Welcome to RottenLibrarian! If you have been visiting this site for a bit you will have noticed that it is as much about slamming your host, me, as anything else. So go ahead hit me with your best shot I can take it, after all sticks and stones may break my bones but groupings of pixels can never hurt me. This site is for librarians and so it stands to reason that there would be a shoe blog on it. We librarians are nothing if not fashionable, or at least well shod. Since it is my library blog it also includes a healthy amount of information about role-playing games, fantasy, science fiction and movies. So, if you have anything you wish to share about librarianship, best practice or worst, shoes,questionable pictures of gamer folk or just want to take a pixalated roundhouse at me, feel free! Post your heart out and enjoy the show.

Wednesday, August 15, 2007

Dust and Fear 07

We have arrived at scenic Indianapolis for GenCon!
We have liqour and swag bags. I have taken pictures. Bruce is outdoing Brian on the Fart O Meter.


Requests, do we take 'em?

'Cause I, for one, would like to see some fabulous combinations of the varied intellectual and blogerial powers collected here.

Like, for instance, a pic of Dave's dog in those Fab orange pumps. Reading a book.

With a chicken.

C'mon....admit it. I'm not the only one.

Tuesday, August 14, 2007

Hooray for librarimen, a quote..

..."While on the subject of burning books, I want to congratulate librarians, not famous for their physical strength, their powerful polical connections or great wealth, who, all over this counrty, have staunchly resisted anti-democratic bullies who have tried to remove certain books from their shevles, and destroyed records rather than have to reveal to thought police the names of persons who have checked out those titles.

So the America I loved still exists, if not in the White House, the Supreme Court, the Senate, the House of Representatives, or the media. The America I loved still exists at the front desks of our public libraries."...

- Kurt Vonnegut

Saturday, August 11, 2007

To : Friends of Librarimen around the world

As we all know libarimen (in their own minds) live in the late 1800's, and as such, know not how to craft these technical missives we call 'blogs'. It's not their era, or area of expertise.

So if we want to see actual writings from libarimen, some kind soul will have to instruct, nay, apprentice a libariman, and school him in basic arts of 'blogging'.

Any volunteers ?

Friday, August 10, 2007

Gah! Not the shoes!

In an effort to un-shoe the blog, here is a picture, a pic of my dog:

Fugly Shoe Friday


So, everyone, here's today's fugly shoe. I have to admit, I was actually on the fence about these for awhile. I mean, I love a platform, I could work that heel, and maybe with a cool pair of jeans and a pink fitted shirt?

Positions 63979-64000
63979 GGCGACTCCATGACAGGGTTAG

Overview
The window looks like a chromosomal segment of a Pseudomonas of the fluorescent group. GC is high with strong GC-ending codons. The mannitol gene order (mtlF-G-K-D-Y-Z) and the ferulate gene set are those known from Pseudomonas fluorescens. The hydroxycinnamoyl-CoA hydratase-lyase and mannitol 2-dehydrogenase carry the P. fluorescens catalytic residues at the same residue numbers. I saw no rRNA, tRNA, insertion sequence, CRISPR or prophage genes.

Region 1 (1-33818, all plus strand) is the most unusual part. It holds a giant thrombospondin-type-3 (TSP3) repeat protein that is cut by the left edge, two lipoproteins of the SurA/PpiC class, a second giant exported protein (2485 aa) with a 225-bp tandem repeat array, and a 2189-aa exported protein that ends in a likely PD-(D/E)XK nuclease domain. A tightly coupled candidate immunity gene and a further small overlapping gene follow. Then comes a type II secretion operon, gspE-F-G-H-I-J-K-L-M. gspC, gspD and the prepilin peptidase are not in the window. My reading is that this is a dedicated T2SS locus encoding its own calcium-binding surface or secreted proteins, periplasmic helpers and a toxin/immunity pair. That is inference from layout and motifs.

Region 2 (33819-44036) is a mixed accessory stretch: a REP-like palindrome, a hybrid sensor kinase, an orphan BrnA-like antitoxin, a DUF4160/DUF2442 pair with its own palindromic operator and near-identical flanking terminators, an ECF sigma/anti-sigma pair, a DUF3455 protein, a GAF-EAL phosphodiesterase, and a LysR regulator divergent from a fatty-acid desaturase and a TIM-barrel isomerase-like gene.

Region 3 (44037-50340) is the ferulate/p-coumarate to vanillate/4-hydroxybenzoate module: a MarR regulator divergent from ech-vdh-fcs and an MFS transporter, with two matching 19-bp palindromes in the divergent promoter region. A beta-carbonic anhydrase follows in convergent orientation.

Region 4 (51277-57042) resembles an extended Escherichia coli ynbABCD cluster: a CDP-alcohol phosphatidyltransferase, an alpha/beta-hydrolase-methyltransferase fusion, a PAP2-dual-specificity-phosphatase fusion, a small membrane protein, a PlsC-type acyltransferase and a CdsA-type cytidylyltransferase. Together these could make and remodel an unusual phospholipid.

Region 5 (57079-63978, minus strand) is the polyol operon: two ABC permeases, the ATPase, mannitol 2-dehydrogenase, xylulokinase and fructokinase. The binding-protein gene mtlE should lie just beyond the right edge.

But then I started to wonder about the colors. And the weird sheen from the satin in that dark orange. And the proportion is off--the peep toe is too small a window and the heel is too stiletto for the platform front.

Anyway, I say nay. And as I'm the arbitrary arbiter of all things fashion on this blog that is, ostensibly, about books, what I say goes. They are thus the inaugural pair of shoes for this blog's new weekly feature, Fugly Shoe Friday.

TTFN, boys. I'm off to spread my friendly faerie of fab fun elsewhere I'm needed.

Is this a shoe blog yet? Shoes are like dandelions, you know. Eventually they just take over.

UPDATE: oh, sorry, almost forgot: in case you're interested, they're by Marni, and go for about three hundred. In the UK--i.e., three hundred Pounds.

Wednesday, August 8, 2007


To all libarimans and non-librarimans "posting" on this blog:

FRIDAY will see the dawn of a new age here at the inauguration of a new weekly feature we friendly faeries of fab like to call "FUGLY SHOE FRIDAY."

Well, it would be a new age. Except, erm, the last freaking post to this blog before this one is, you might note, also a post about shoes.

If "somebody" that is not a superfabulous non-librarian --some actual librarian, perhaps???-- doesn't post to this blog soon, there is a very real chance that the blog will become KNOWN in the blogosphere as essentially, well, a blog about shoes.

Shoes, Randy. Shoes, shoes, shoes, more shoes, and, finally, shoes.

I'm just sayin'.

Best wishes,

Your fabulously fab faerie friend.

Monday, August 6, 2007

Fabulous Shoe of the Week

So, I'm not a librarian either (DO any real librarians actually post to this blog???), but what every good blog for and about and/or authored by librarians needs, in my opinion, is a good dose of fabulosity.

As a non-librarian lucky enough to have been gifted by the great goddess with extra doses of fabulousness, I consider it my duty to ensure that there is SOMETHING shiny posted to this blog every week. Like a friendly little faerie of fab, if you will.

In that spirit, I hereby inaugurate the "FABULOUS SHOE OF THE WEEK" feature.

Because this blog is supposed to be informational, I feel like I should at least TRY to teach you something that will help you begin to become more fabulous non-librarians all on your own. To wit: These beauties are by the famous shoe designer Christian Louboutin, and are called "Pigalle." As you've probably already guessed, both the shoes and the designer are Elvish, erm, I mean, French in origin. These pumps have Mr. Louboutin's signature red sole and six-inch stiletto heels. They're quite rare, but if your feets are the right size and you have a spare $600-700, you might be able to pick up a pair on e-bay.

Cursed Roland

Damn Randy!

That is all.
Wait, do I have to BE a librariman to blog here? I mean, I was invited...

Or does general geekiness apply well enough to enable this? I think I qualify there.

Maybe I will post, and see if I get tossed out... :)

For my very first blog post ever, I want you all to know that Comcast is the work of the devil. That is all for now. -M

Sunday, August 5, 2007

Several invitations have been sent out in hopes of helping our Librariman to get this blog started right. If you have something to share...please do.

Librariman Unite!

This is a call to arms for all able bodied librariman.. If you are a man or a near facsimile of a man and you are a librarian then you are a librariman.